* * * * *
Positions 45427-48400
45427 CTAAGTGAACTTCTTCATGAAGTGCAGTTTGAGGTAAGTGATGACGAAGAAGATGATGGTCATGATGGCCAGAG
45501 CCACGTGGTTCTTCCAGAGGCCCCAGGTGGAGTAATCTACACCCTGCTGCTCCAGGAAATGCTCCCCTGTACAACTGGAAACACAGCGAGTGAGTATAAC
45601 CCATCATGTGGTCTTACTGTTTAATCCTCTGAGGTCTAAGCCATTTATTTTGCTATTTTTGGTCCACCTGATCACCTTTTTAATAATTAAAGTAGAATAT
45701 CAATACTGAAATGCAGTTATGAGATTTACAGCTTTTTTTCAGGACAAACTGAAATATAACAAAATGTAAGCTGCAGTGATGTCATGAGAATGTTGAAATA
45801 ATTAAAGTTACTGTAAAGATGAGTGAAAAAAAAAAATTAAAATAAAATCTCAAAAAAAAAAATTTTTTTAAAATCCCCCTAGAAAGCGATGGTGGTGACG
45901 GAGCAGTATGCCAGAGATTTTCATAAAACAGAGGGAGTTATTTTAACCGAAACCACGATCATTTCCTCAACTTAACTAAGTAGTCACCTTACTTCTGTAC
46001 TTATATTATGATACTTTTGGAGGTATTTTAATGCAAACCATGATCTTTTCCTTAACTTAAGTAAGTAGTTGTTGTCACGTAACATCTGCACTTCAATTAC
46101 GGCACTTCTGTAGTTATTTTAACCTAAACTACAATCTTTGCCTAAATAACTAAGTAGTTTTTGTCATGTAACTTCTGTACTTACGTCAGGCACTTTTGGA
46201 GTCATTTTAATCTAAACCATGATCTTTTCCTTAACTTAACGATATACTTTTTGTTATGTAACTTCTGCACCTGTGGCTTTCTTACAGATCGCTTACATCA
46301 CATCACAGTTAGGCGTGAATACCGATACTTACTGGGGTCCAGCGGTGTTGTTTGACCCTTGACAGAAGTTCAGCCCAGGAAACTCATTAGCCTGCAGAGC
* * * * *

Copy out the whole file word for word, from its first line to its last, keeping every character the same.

Positions 45427-48400
45427 CTAAGTGAACTTCTTCATGAAGTGCAGTTTGAGGTAAGTGATGACGAAGAAGATGATGGTCATGATGGCCAGAG
45501 CCACGTGGTTCTTCCAGAGGCCCCAGGTGGAGTAATCTACACCCTGCTGCTCCAGGAAATGCTCCCCTGTACAACTGGAAACACAGCGAGTGAGTATAAC
45601 CCATCATGTGGTCTTACTGTTTAATCCTCTGAGGTCTAAGCCATTTATTTTGCTATTTTTGGTCCACCTGATCACCTTTTTAATAATTAAAGTAGAATAT
45701 CAATACTGAAATGCAGTTATGAGATTTACAGCTTTTTTTCAGGACAAACTGAAATATAACAAAATGTAAGCTGCAGTGATGTCATGAGAATGTTGAAATA
45801 ATTAAAGTTACTGTAAAGATGAGTGAAAAAAAAAAATTAAAATAAAATCTCAAAAAAAAAAATTTTTTTAAAATCCCCCTAGAAAGCGATGGTGGTGACG
45901 GAGCAGTATGCCAGAGATTTTCATAAAACAGAGGGAGTTATTTTAACCGAAACCACGATCATTTCCTCAACTTAACTAAGTAGTCACCTTACTTCTGTAC
46001 TTATATTATGATACTTTTGGAGGTATTTTAATGCAAACCATGATCTTTTCCTTAACTTAAGTAAGTAGTTGTTGTCACGTAACATCTGCACTTCAATTAC
46101 GGCACTTCTGTAGTTATTTTAACCTAAACTACAATCTTTGCCTAAATAACTAAGTAGTTTTTGTCATGTAACTTCTGTACTTACGTCAGGCACTTTTGGA
46201 GTCATTTTAATCTAAACCATGATCTTTTCCTTAACTTAACGATATACTTTTTGTTATGTAACTTCTGCACCTGTGGCTTTCTTACAGATCGCTTACATCA
46301 CATCACAGTTAGGCGTGAATACCGATACTTACTGGGGTCCAGCGGTGTTGTTTGACCCTTGACAGAAGTTCAGCCCAGGAAACTCATTAGCCTGCAGAGC